Acrobats sculpture vandalized, restored



The vandalism first appeared early last week. The name Mack Brightman was written on the lower abdomen of the lowest acrobat on the sculpture. The name has since been removed.


Who is Mack Brightman? Why was his name scrawled in black marker across the lower abdomen of an acrobat on the sculpture in front of Redeker? This mysterious vandal and his intentions are unknown.

According to Daniel Perry, UNI’s Public Art Incubator, vandalism on public art structures is not common due to their location in highly trafficked and generally well lit areas.

“I serve on the Cedar Falls Public Art Committee and we rarely deal with instances of vandalism on our sculptures on Main Street and throughout the community,” Perry said. “Similarly here at UNI, we don’t see much vandalism, but there is occasionally an instance that occurs such as this.”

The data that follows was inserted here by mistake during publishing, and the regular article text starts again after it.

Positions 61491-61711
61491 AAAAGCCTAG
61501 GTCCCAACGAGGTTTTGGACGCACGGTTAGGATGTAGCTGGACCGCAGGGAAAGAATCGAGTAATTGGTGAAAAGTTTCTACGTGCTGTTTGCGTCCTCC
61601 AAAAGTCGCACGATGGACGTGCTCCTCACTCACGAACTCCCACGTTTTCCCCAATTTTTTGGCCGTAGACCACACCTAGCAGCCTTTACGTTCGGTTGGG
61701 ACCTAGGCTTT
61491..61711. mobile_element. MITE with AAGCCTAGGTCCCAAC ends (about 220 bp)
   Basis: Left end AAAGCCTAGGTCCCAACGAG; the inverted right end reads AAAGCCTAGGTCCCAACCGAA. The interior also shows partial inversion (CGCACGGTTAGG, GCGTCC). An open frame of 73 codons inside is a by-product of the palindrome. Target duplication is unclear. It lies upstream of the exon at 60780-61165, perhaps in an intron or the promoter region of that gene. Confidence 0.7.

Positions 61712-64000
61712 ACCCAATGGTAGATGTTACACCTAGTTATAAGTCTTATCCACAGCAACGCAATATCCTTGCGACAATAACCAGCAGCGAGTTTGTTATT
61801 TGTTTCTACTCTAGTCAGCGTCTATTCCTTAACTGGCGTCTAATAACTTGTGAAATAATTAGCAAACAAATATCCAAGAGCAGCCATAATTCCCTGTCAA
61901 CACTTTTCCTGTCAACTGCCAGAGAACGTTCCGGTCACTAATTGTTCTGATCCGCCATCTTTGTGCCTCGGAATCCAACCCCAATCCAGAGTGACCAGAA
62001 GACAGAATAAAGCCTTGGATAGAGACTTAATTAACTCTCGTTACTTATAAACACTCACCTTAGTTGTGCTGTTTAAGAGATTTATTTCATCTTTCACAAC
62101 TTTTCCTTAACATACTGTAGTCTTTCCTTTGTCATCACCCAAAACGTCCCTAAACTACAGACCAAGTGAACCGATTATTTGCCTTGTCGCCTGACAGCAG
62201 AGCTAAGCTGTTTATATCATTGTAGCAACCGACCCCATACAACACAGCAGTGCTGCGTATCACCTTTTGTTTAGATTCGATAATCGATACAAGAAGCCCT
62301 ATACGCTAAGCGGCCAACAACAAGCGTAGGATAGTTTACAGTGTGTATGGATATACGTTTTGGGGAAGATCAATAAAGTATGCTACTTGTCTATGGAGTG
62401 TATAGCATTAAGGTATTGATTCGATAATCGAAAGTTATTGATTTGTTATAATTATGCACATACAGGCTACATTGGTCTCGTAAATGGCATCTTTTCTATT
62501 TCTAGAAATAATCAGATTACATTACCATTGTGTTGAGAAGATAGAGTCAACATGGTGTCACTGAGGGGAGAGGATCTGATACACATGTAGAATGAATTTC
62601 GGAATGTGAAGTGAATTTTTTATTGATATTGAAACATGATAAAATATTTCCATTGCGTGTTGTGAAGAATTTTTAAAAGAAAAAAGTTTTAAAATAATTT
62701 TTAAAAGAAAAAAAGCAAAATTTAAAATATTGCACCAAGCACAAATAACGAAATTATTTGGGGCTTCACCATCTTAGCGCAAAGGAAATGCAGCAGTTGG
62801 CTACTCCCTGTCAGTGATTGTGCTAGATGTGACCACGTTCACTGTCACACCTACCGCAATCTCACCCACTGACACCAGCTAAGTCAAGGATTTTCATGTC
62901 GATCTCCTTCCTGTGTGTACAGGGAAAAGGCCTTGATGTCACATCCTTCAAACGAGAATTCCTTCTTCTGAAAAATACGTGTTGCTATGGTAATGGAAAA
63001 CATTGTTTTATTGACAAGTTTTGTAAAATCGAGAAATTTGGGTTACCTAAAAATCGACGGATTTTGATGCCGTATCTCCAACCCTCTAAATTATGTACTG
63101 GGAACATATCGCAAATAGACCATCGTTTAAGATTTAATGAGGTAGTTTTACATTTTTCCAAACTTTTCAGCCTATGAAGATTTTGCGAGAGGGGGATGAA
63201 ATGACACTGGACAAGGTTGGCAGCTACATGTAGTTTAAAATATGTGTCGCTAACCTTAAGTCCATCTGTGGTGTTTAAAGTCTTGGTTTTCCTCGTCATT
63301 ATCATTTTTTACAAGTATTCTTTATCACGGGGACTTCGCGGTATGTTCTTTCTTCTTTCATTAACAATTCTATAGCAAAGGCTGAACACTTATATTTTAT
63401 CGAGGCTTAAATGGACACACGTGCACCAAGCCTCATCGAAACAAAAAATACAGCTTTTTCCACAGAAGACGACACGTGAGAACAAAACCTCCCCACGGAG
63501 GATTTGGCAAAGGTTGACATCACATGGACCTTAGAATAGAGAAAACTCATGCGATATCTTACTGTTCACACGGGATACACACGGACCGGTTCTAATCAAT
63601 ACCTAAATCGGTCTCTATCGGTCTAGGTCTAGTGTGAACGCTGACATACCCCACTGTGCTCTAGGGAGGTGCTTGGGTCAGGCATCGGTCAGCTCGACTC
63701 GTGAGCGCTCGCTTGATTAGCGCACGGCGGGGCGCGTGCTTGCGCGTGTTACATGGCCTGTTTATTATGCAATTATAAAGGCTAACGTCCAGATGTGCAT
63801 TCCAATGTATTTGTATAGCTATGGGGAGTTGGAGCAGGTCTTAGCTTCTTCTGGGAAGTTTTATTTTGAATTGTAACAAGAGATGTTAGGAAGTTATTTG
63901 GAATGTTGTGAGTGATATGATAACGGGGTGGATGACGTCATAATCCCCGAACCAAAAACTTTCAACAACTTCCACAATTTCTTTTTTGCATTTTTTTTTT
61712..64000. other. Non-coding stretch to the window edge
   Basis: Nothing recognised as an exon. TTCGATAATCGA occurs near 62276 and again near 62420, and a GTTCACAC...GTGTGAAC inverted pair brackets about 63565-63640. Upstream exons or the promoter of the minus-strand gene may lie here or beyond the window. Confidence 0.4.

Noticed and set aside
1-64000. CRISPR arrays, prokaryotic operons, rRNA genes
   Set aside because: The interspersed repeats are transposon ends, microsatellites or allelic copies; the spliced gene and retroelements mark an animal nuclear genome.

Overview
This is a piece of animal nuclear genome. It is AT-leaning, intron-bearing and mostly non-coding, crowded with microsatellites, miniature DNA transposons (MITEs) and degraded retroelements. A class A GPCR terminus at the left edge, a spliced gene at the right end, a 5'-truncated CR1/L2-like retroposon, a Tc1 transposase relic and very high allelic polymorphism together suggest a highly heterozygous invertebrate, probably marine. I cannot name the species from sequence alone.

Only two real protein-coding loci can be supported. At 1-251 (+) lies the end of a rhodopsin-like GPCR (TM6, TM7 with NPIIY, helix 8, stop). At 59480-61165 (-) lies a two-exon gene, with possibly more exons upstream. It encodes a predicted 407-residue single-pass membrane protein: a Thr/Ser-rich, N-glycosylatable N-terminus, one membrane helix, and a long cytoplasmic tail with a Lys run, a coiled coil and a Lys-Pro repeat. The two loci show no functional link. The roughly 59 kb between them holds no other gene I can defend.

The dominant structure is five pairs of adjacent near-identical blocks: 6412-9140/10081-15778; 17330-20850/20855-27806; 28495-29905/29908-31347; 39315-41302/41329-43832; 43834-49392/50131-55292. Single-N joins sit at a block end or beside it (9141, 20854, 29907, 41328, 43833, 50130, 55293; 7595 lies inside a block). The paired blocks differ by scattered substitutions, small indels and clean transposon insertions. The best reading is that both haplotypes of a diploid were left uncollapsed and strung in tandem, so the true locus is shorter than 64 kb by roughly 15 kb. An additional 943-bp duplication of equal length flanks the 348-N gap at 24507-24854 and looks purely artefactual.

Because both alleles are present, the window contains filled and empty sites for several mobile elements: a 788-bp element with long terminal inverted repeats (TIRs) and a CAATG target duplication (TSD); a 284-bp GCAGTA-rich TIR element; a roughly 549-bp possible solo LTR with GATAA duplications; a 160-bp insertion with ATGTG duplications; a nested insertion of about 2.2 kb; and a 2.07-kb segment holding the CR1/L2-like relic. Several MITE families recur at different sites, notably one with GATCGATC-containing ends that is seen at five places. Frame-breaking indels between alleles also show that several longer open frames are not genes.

UNI’s Chief of Police, Helen Haire, also notes vandalism on UNI’s campus is extraordinarily rare, with most cases using washable chalk. As of now, no report has been filed with the UNI Police Department.

“Obviously it’s not something we want people to do,” Haire said. “It is vandalism because it takes a little bit of effort to clean it off.”

The Acrobat sculpture is over 50 years old and was recently restored in 2020. According to Perry, the restoration included, “repairing the internal structure and restoring the fiberglass surface with modern products and materials which should help ease the process of removing the graffiti and keep the artwork in good standing for years to come.”

The vandal’s name has since been cleaned off of the acrobat.